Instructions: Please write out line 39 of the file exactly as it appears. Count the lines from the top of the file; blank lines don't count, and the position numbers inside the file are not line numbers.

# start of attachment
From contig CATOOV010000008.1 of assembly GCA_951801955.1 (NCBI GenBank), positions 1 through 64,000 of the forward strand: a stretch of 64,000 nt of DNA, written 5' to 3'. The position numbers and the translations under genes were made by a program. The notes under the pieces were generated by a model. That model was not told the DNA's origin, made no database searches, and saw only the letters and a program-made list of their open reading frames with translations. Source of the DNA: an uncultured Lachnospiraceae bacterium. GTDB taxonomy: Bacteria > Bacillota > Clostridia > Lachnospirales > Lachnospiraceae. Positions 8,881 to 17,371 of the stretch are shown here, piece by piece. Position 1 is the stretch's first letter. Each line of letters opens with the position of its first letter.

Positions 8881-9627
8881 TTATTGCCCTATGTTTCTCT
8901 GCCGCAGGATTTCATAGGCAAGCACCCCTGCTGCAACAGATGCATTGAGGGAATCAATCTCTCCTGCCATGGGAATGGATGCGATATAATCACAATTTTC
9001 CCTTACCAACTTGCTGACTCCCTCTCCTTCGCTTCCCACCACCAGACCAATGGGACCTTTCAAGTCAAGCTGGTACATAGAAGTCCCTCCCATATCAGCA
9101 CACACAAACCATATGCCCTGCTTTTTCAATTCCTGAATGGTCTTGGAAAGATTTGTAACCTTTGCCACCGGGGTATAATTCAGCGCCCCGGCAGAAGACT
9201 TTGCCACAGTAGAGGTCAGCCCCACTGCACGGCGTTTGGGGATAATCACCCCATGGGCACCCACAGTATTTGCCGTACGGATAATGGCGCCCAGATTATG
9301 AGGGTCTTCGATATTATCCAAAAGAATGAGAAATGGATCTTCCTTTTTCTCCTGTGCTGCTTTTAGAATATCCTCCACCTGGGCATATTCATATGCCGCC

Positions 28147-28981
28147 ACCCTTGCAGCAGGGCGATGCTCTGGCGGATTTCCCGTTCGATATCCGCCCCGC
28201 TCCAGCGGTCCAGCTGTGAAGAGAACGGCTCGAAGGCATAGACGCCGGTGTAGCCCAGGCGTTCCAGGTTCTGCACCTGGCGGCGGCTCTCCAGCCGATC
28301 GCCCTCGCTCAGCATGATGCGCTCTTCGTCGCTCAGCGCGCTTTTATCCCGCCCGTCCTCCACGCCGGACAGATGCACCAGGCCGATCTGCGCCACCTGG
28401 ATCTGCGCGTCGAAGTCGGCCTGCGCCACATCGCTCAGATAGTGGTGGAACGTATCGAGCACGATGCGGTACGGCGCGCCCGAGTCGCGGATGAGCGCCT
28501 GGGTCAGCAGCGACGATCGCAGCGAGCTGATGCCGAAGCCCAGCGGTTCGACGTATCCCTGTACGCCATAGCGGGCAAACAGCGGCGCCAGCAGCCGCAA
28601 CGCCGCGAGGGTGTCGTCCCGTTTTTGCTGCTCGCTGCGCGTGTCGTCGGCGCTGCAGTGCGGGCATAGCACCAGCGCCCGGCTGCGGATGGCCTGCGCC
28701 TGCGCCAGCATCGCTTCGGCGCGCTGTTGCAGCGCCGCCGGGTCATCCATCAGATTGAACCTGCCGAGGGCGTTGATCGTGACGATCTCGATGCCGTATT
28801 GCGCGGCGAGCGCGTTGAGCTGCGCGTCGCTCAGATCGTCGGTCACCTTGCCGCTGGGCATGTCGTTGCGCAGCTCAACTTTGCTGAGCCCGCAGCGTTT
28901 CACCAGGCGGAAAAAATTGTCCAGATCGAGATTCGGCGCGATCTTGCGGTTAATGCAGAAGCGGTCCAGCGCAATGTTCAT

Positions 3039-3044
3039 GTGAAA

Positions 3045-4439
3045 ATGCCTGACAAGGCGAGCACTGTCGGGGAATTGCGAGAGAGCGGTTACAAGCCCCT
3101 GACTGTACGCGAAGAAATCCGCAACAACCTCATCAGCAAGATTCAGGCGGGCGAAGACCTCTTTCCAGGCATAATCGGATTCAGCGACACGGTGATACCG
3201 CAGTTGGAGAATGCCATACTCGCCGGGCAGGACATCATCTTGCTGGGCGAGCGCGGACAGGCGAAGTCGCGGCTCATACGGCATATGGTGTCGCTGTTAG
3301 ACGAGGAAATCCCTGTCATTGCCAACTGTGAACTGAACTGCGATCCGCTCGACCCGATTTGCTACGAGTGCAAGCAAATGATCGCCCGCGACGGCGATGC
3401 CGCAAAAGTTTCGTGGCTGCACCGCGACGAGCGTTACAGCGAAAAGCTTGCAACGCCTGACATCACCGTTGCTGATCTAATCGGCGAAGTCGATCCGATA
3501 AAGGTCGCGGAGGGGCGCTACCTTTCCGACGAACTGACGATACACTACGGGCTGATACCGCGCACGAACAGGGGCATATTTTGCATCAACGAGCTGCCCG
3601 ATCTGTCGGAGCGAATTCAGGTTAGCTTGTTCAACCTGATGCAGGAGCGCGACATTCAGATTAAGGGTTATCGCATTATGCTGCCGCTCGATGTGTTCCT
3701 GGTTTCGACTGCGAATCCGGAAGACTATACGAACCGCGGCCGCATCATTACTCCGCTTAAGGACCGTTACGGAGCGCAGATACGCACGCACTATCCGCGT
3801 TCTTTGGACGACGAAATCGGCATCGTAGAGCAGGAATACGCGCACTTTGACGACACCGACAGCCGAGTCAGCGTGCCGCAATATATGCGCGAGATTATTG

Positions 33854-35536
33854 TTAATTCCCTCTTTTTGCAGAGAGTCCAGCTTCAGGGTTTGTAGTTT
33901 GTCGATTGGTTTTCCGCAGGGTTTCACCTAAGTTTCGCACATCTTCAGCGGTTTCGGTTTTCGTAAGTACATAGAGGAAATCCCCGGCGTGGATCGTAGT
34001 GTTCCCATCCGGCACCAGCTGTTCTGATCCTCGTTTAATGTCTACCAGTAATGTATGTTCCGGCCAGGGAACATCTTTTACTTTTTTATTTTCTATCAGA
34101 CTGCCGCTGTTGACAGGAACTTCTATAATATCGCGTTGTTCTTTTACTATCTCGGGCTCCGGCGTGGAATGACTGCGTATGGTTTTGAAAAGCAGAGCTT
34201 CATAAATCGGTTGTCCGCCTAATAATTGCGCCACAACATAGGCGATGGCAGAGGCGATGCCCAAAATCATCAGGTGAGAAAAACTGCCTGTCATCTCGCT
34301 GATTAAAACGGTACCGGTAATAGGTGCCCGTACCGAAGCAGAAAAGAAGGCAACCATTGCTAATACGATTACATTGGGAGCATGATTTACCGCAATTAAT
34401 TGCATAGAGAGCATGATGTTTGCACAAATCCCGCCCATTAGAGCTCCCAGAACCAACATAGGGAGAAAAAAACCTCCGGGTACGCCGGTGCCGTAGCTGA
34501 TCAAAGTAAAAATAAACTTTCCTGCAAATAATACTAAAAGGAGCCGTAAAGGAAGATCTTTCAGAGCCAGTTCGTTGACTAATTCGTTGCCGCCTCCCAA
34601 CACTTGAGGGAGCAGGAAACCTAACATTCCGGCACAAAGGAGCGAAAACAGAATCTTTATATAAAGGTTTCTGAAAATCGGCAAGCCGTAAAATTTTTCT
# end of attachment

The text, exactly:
34501 TCAAAGTAAAAATAAACTTTCCTGCAAATAATACTAAAAGGAGCCGTAAAGGAAGATCTTTCAGAGCCAGTTCGTTGACTAATTCGTTGCCGCCTCCCAA